For those of you who could not attend, we had a very interesting and lively discussion on Friday evening, February 2, in Washington DC, for our second annual MMIG meeting. What follows is a brief summary of the presentations and discussion.
Dr. Siegrid Yu, co-organizer of the meeting, welcomed people and thanked Schering for an unrestricted grant used to cover costs of the meeting room and refreshments.
As Dr. Michelle Heath was unable to attend due to illness, Dr. Paul Nghiem of University of Washington/Seattle Cancer Care Alliance gave a summary of findings relating to the clinical presentation of Merkel Cell Carcinoma. As is well known, risk factors include fair skin, UV exposure, immunosuppression, and age over 50. In addition, in our cohort we also found that over 80% of lesions were non-tender and roughly 70% had grown very rapidly within one month prior to biopsy. The single most common presumptive diagnosis was a cyst or folliculitis lesion. A possible mnemonic for the key MCC risk factors is: “AEIOU” as in the vowels:
Dr. Klaus Busam of Memorial Sloan Kettering Cancer Center (MSKCC) gave a beautiful presentation of the histologic features of Merkel Cell Carcinoma both in classical and atypical presentation settings. He noted that while cytokeratin 20 is a fantastic marker for Merkel Cell Carcinoma in general, there are rare cases of cytokeratin 20 negative Merkel Cell Carcinomas and also rare cases in which cytokeratin 20 may be in a diffuse pattern as opposed to the classic perinuclear dot pattern. Neither of these variants appears to have different biologic behavior. He also showed several examples of squamous cell carcinoma occurring in conjunction with Merkel Cell Carcinoma raising interesting questions about the etiology of Merkel Cell Carcinoma. He is analyzing the largest series of Merkel Cell Carcinoma histologic specimens in conjunction with outcomes data and hopes to have an update for us next year as to possible histologic prognostic factors in Merkel Cell Carcinoma. There was agreement now though that there is no established independent prognostic factor for Merkel Cell Carcinoma based on histology.
Dr. Dan Coit of MSKCC gave a fascinating summary of his most extensive experience with Merkel Cell Carcinoma at Memorial Sloan-Kettering Cancer Center where their numbers of patients now approach 500. As a pancreatic and gastric cancer surgeon, Dan noted that survival for Merkel Cell Carcinoma is, relative to those diseases, extremely favorable and in his series, a good deal better than the retrospective literature. A major focus of discussion was the exceedingly low (approximately 10%) rate of local recurrence in his series of patients when treated essentially with approximately 1.1 centimeter margins on average and without radiation therapy in about 90% of cases. Dr. Coit pointed out that this was largely a prospective series and that retrospective series may bias towards worse outcomes…a point that Dr Robert Stern agreed was typically the case. Approximately 10% of Dr. Coit’s patients were given adjuvant radiation…mostly those at the highest risk for recurrence.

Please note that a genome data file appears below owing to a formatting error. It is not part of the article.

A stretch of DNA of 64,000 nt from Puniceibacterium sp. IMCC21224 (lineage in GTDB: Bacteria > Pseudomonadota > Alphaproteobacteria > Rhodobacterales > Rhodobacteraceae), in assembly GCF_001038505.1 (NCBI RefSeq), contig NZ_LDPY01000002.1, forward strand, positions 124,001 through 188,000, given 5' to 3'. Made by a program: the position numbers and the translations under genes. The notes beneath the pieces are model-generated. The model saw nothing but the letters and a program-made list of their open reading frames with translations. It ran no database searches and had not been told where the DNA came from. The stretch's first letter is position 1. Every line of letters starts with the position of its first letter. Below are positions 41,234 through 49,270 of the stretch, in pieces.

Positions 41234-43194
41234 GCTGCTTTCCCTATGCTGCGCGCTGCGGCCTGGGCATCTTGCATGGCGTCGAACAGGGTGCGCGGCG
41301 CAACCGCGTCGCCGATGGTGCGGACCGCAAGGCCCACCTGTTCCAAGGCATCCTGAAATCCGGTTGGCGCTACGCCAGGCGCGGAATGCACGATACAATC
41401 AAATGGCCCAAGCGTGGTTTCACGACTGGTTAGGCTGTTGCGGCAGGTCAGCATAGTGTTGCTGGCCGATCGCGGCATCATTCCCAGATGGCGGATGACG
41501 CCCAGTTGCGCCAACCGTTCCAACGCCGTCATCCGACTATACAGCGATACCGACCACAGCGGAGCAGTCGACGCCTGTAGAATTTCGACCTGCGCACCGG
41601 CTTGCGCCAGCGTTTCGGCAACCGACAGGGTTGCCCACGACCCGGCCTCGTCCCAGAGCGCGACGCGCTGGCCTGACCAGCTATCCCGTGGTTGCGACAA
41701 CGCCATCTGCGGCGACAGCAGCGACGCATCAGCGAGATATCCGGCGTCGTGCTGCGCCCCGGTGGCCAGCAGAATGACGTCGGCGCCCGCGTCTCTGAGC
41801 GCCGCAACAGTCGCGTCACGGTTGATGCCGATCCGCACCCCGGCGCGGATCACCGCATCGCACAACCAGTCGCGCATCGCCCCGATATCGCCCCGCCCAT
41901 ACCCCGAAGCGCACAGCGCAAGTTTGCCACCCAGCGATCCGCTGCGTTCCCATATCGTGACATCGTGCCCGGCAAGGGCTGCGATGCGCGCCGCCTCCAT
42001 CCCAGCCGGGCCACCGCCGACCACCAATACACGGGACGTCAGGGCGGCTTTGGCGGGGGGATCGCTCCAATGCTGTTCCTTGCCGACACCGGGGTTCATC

Dr. Clark Otley of Mayo Clinic presented his recently published data on over 1,200 patients extracted from the literature who had a primary Merkel Cell diagnosed in the skin with surgical excision with clear margins who then underwent adjuvant radiation therapy or not. In this extremely large retrospective series, there was roughly a three-fold increase in local as well as regional nodal recurrences among patients who did not receive radiation therapy. This was highly statistically significant with p > .001. Clark also noted his own personal experience of carrying out Mohs surgery in the past on Merkel Cell Carcinomas only to find discontiguous tumor at margins that had previously been clear. This led him to largely shift away from using Mohs surgery for Merkel Cell Carcinoma and to be a proponent of local radiation therapy.
Dr. Paul Nghiem summarized the recent American Joint Committee on Cancer (AJCC) meeting at which it was decided that Merkel Cell Carcinoma would be staged independently of other nonmelanoma skin cancers. Currently, MCC is lumped into one chapter in the AJCC staging manual with 80 other skin cancer diagnoses. Under the leadership of Dr. Arthur Sober, the plan is that Merkel Cell Carcinoma will be considered separately with its own staging system per the AJCC. Currently, there are four published and conflicting staging systems (the most recent being from Mike Veness in Australia using 1 cm as the cutoff between Stage I and II.) Clearly these multiple staging systems complicate the literature for this disease.
The plan will be to gather existing database sources as rapidly as possible over the next few months to look at a rational staging system for MCC based on existing data. This will almost certainly mean that stages one and two will be local low risk and local high risk disease, respectively, stage three will be nodal disease and stage four will be metastatic disease. Having a dedicated staging system will assist in clarifying the literature in the future and also improve the quality of data that is captured by tumor registrars throughout the country when they are coding Merkel Cell Carcinoma. These data will then be available for future studies through the National Cancer DataBase.
Discussion was lively for all sections of this session and it was great fun to get a critical mass of people together to discuss this disease. We are actively trying to decide if we’ll stick with an Ancillary format for next year’s meeting (probably more likely), or potentially go to a daytime more ‘official’ session.Download PDF
The authoritative source on Merkel cell carcinoma.
January 1, 2019